By Gaius Publius, a professional writer living on the West Coast of the United States and frequent contributor to DownWithTyranny, digby, Truthout, Americablog, and Naked Capitalism. Follow him on Twitter @Gaius_Publius, Tumblr and Facebook. This piece first appeared at Down With Tyranny. GP article archive here.
The increasing likelihood that Hillary Clinton may achieve the Democratic nomination for president without a serious challenge from the left has progressive discussion groups abuzz. There are, of course, a variety of opinions on whether this is good or bad. What I’d like to do here is define what “good” and “bad” mean in this context.
This puts a lot of issues under one umbrella — most of them economic — like student debt, banker fraud, abuse by the national security state, abuse by police, wage depression, wage theft, accelerating income and wealth inequality, immigration policy (which has a strong economic aspect, since illegal immigration is economically encouraged by the very forces that decry it), and the like. Call these the Warren Wing concerns, spotlighted by a Piketty awareness.
Notice that these “good” outcomes don’t equal each other; nor do they necessarily include each other. The first “good” is a progressive good, the second is a party good. Is the Democratic party a progressive party? There’s the source of the problem. Clearly it’s not, at least to date, in a great many of its policies, starting with the current push to pass TPP, the next NAFTA-style trade agreement. What Obama is doing to pass TPP is beyond extraordinary, and it will take both progressives and Republicans in the House and (perhaps) the Senate to keep it off his desk. (Read the link to see what I mean by “beyond extraordinary.”)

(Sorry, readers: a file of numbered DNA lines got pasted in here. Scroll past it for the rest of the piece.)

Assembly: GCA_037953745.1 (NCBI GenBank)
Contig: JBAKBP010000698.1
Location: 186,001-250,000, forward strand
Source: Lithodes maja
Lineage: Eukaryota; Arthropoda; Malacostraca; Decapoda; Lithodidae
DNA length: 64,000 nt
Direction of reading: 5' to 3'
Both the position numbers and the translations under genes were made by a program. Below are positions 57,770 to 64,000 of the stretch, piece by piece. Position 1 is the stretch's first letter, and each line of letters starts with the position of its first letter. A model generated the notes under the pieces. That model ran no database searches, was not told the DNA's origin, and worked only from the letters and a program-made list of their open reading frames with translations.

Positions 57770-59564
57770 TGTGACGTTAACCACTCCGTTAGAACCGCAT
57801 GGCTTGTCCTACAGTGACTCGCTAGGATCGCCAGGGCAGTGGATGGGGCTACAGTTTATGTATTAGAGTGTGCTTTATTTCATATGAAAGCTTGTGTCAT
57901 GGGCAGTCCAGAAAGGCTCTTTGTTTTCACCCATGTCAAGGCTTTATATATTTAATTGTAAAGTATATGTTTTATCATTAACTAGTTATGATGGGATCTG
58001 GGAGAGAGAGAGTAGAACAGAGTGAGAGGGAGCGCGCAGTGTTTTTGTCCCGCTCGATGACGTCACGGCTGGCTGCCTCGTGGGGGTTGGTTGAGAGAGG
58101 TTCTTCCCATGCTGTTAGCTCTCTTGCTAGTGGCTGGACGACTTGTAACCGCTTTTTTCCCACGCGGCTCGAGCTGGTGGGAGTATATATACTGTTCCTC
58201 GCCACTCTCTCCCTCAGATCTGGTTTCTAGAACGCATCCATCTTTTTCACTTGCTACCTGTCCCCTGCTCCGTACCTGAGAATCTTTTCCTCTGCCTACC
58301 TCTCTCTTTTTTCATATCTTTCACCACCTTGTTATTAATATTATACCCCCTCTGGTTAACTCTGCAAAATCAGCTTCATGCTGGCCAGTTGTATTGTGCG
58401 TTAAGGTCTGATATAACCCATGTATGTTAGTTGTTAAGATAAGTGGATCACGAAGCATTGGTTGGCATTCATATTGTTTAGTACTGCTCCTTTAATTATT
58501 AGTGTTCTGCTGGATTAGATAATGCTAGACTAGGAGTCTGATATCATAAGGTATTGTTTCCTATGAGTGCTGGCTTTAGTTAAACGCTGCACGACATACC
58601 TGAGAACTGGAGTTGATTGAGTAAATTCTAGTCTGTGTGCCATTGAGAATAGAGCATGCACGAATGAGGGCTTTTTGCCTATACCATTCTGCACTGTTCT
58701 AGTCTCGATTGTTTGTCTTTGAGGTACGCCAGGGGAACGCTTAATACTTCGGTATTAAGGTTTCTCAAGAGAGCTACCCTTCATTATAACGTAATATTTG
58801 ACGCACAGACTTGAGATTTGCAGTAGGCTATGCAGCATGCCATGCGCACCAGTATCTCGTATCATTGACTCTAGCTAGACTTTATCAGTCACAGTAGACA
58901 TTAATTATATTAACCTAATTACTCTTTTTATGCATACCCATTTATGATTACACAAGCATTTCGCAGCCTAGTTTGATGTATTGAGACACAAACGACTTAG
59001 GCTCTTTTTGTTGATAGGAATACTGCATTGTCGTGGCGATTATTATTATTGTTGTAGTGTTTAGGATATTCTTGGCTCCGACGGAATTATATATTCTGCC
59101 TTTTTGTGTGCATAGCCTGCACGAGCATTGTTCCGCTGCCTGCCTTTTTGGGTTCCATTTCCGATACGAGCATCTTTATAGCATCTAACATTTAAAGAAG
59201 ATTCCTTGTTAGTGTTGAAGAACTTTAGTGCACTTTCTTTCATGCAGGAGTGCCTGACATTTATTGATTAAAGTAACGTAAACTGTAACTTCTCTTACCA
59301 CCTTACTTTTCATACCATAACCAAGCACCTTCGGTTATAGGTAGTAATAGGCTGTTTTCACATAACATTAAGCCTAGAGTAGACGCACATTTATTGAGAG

There’s a reason there’s a “Warren Wing” in the party, and a reason why it’s opposed and hated by most of the party’s leaders.
So your first bottom line is — Democrats are united in winning the White House. Progressives are divided in winning with Hillary Clinton. In a nutshell, that presents a problem for Democrats and for Hillary Clinton. It’s possible she could lose if progressives don’t support her in sufficient numbers.
What Do the Polls Say?
I’ll just summarize this and let you click through, since I want to get you to the next section. There have been a number of polls on Clinton’s popularity and electoral chances. The latest is from Gallup, an organization that does not “lean left.” Their bottom lines are three:
- Clinton’s favorable rating is 48%, her lowest since 2008
- 54% of Democrats prefer to have a competitive primary
- Still, 57% of Democrats want her as 2016 nominee
On the last point, if you drill down to “Democratic-leaning independents,” that 57% becomes 53%. This makes a nice story: “A majority wants her as the nominee.” Invert that, though, and it becomes: “Between 43% and 47% of Democrats and Democratic-leaning independents do not want her as the nominee.”
Click through for the underlying data if you like. I hope, though, you see the problem. This could be “bad” in both senses above, since it opens the door to any Republican nominee who seems sane. It’s a given that the Republican will be the most well-funded presidential candidate in the country’s history, an instant advantage in a campaign marketplace that resembles product-perception manipulation more than anything related to ideas — what I’m calling a Campbell’s Soup campaign.
How Upset Are the Most Upset Progressives?
In a word, very. I want to quote something I received via email from a respected progressive writer and thinker, reproduced with permission. It does not matter who wrote this. I can say personally that I’ve heard this view expressed a hundred times at and since the last Netroots Nation: